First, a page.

During his 2016 presidential campaign, Donald Trump claimed to be "really, really rich," boasting a net worth of about $10 billion. But according to the author of the New York Times bestselling book Proof of Collusion, not only may Trump not be a billionaire, but he may actually be broke. Trump's often risky behavior both before and since the election indicates that Trump "likely has a negative net worth," according to author Seth Abramson, writing on his Twitter account Saturday.
Abramson notes that in 2016, Trump claimed that he would self-fund his campaign. In fact, as The New York Times reported, most of the money that Trump actually contributed to his campaign was given in the form of reimbursable loans, not donations.
Trump campaign official Corey Lewandowski acknowledged that the campaign actually paid money to Trump's businesses, in the form of "such things as the rent for the headquarters," according to The Times.
Abramson also notes that Trump recently relocated from his lifelong home of New York City, to Florida, "to avoid revealing how much money he has." The state of New York was suing to gain access to Trump's tax returns — though it appears likely that the lawsuit will continue despite Trump's move to Florida, New York's governor Andrew Cuomo said.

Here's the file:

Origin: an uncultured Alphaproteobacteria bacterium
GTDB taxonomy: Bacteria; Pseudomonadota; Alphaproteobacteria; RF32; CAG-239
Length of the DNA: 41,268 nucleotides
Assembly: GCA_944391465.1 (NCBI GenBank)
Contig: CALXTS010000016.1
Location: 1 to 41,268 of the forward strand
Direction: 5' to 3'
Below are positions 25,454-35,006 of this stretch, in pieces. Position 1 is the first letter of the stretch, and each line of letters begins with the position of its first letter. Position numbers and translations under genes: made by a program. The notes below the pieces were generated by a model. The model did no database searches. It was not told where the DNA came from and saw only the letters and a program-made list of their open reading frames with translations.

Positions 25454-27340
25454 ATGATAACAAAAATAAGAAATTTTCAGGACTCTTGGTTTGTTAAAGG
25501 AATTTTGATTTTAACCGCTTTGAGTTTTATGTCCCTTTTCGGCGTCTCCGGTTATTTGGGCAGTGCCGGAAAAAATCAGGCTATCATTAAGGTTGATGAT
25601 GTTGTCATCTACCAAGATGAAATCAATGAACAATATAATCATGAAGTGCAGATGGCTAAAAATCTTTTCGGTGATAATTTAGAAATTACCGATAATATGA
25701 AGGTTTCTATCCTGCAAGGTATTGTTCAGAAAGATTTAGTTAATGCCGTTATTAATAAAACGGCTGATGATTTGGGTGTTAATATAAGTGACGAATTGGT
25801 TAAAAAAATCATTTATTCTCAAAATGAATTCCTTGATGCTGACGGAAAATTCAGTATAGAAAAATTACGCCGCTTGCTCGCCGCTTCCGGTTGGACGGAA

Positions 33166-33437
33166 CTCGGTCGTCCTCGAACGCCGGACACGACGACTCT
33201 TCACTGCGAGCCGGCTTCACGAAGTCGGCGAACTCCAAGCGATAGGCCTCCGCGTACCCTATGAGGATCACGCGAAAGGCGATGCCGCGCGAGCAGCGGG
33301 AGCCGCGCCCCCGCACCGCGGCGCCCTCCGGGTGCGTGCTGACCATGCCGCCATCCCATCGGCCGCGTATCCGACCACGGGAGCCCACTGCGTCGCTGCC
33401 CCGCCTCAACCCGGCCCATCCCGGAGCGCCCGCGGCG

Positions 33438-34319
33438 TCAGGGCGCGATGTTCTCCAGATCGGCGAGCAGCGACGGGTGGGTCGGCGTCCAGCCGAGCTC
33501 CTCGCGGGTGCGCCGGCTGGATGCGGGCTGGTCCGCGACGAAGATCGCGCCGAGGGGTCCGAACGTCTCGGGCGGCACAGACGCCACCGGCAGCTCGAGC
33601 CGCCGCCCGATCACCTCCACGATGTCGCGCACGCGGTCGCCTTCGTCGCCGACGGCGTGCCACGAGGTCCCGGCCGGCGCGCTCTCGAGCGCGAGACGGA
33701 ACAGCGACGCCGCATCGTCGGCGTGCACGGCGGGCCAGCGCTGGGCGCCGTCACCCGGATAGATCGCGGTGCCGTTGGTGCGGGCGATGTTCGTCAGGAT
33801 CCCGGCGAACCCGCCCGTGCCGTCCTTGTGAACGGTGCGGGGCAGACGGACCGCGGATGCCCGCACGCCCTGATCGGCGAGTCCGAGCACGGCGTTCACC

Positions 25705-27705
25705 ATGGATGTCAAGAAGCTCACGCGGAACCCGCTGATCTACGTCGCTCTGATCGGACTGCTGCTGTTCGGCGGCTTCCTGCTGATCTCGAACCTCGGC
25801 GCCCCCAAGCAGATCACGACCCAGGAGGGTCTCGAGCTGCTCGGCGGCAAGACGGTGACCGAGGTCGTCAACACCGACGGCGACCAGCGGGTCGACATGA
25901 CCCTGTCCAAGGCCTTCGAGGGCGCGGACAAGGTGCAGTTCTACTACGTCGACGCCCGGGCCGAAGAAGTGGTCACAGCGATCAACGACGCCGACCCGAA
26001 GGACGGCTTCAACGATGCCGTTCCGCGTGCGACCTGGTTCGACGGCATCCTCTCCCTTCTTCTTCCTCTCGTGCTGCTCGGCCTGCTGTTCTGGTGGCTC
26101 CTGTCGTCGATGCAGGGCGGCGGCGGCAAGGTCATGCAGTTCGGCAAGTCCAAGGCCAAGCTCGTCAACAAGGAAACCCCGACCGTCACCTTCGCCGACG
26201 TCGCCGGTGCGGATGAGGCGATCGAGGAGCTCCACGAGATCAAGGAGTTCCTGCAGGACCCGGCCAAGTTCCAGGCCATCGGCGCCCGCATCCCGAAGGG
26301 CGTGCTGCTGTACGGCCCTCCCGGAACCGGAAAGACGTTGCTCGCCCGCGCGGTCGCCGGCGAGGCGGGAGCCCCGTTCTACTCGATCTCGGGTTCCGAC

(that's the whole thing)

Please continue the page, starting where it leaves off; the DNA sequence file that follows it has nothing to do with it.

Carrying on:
Abramson's claim that Trump's behavior shows he is "desperate" for money appears to build on research by Pultizer Prize-winning investigative reporter David Cay Johnston. In his newsletter DC Report last year, Johnston noted that, by the admission of his own lawyer Rudy Giuliani, Trump borrowed $130,000 to pay "hush money" to adult film performer Stormy Daniels in 2016 — and then took four months to pay that relatively small sum back.
"Think of it as one of those 90-days same-as-cash deals that merchants with excess goods offer so they can generate enough immediate cash to pay their bills," Johnston wrote.
The reporter urged his media colleagues to "look hard at whether [Trump's] fortune is really just massive cash flow, not wealth."
Abramson also noted that Trump faces lawsuits over receiving "emoluments" — illegal payments from foreign governments — through his businesses. Receiving emoluments could be an impeachable offense.
In addition, Trump was reportedly "so involved in the inaugural finances that he even wanted to know about tablecloths." But millions of dollars supposedly spent on Trump's January 2017 inauguration remain missing, Abramson says.
"Every. Single. Thing. he does communicates he's wildly in debt and must save every penny he can—and his entire history in business suggests not just that he's insanely in debt but that he has to actually commit crimes to stay afloat," Abramson wrote. "Why would anyone think he has money?